Circassia, a major biopharmaceutical company, lost nearly half its value in the stock market after an official announcement on June 20, 2016, regarding its key cat allergy therapy failure. The drug in question was in phase 3 trials. The UK-based drug company had made the experimental cat allergy trial central to its investment strategy which came crashing down when the results of the trials were first made public today.

Previously, in March 2014, the company’s announcement of a promising new cat related allergy treatment led to a 200 million pound collection at the London Stock Exchange. The event is thought to be the London’s biggest stock market float in decades. Circassia Biotech floated at 310p per share, valuing it to near £581 million.

Initially, the company gave rough estimates of its timeline for the product and hoped to launch it by late 2017 once the trials finished. Circassia was working on several next generation immunotherapies for treatment of cat, ragweed, dust mite and grass allergies. The immunotherapy known as Synthetic Peptide Immuno-Regulatory Epitopes (Spires) was the main focus of their efforts and was originally developed by researchers at Imperial College London.

The failed clinical trials can result in even more decline in the stock prices of the company down the line and send a shock wave amongst the investors. According to Reuters, medical and pharmaceutical stock market expert Nicholas Keher, shared that the company fell from 62 percent to 100p in early trading. He called the news “very disappointing”.

Analysts at Numis agree with Nicholas Keher and termed the results as “surprising and disappointing”. They have also allocated a target price and recommendation on the stock under review, according to The Telegraph.

Study proceedings have come to a halt after the results of the trials were deemed unfavorable. The aim of the study was to develop a product that would potentially change the patient’s underlying allergy causes by making the immune system of recipients tolerant to cat allergens.

The double blind, multi-centre, field trial compared the administration effects of Fel d 1 allergen peptides (4 dose course) with two sequential courses (8 dose) and a placebo. The study conducted in hundred centers in North America, Europe, and Russia was investigating differences in the effects of therapy and the placebo as its end point outcome.

Improvement in all groups was seen when compared to initial baselines. However, no difference in the effects of placebo and therapy could be seen and no efficacy for the medicine was thus established.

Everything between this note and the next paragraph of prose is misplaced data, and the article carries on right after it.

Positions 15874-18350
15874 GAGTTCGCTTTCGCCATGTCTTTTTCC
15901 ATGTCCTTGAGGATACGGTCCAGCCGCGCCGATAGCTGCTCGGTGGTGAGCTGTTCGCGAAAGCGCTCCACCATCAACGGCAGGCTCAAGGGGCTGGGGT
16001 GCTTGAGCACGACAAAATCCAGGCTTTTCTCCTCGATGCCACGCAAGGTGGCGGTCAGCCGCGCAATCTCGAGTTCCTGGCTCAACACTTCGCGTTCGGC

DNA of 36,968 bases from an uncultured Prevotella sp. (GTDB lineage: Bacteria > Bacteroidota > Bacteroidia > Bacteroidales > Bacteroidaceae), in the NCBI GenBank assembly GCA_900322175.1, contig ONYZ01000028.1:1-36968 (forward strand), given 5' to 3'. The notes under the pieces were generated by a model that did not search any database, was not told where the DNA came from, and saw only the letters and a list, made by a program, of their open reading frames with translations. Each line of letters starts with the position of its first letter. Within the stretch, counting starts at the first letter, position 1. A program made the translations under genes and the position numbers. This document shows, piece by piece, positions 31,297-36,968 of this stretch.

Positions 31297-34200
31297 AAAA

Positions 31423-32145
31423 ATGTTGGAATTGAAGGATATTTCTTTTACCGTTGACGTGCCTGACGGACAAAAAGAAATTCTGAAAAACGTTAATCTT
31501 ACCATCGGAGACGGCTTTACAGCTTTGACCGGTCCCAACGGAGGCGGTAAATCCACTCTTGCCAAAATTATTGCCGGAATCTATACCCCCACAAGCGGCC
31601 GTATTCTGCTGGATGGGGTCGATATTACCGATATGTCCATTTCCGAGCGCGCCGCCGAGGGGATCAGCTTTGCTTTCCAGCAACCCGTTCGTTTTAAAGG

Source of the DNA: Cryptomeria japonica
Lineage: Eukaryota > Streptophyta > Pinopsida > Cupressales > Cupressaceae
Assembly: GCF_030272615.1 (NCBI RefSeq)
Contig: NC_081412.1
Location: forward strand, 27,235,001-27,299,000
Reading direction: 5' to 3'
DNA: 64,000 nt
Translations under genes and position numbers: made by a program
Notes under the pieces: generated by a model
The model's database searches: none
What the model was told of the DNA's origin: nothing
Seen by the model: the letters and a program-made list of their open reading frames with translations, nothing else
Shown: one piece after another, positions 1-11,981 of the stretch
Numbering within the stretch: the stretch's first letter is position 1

The company has announced that the results of the trial will be fully reviewed to understand them and assess that whether some confounding or hidden factors affected the results. Evaluation of implications on its allergy portfolio will also be conducted.

Steve Harris, the company’s CEO, made a statement in the press release and said that the company was surprised and disappointed by these results and that such dramatic placebo effect was not observed during the initial stages of the trial.

He added that their product trial failed to identify a treatment effect despite huge and dramatic improvements seen in recipient’s allergy symptoms and medication use.

Harris explained that the company will focus on its wider allergy products range and provide updates for future developmental plans. “We will continue to focus resolutely on our wider portfolio, rapidly growing the sales of our market-leading NIOX® asthma management products and advancing our pipeline of respiratory products”, said Harris.

Circassia will stop working on the newly initiated study on grass allergy treatment and ragweed allergy therapy.

Two other projects that have shown progress and have progressed will into the development process; phase 2b study of Circassia’s house dust mite allergy product and a birch allergy product. The latter will continue for now while the house dust mite allergy product would be assessed and a decision about its future will be made further down the line.

The company revealed that its respiratory products range and franchise was unaffected by this development and that the cash balance of the company remains over £139 million ($202.5 million).

The Humane Society of the United States (HSUS) stated that nearly 15 % of the US population is allergic to cats or dogs. Nearly one third of Americans (a total of 2 million) allergic to cats live with at least one cat in their house anyway.

Cat allergy in humans is due to a result of an immunological reaction to one or more allergens produced by a cat. Characteristic symptoms of the reaction often involve chest tightening, nasal congestion, watering of the eyes, sneezing, rash development, wheezing and coughing.

Allergies can be treated with help of medications like antihistamines and decongestants. Allergy shots or allergen immunotherapy, a periodic injection therapy, can help enhance body’s natural immune response to the cat allergens. However, long-term protection cannot be achieved by any of these methods.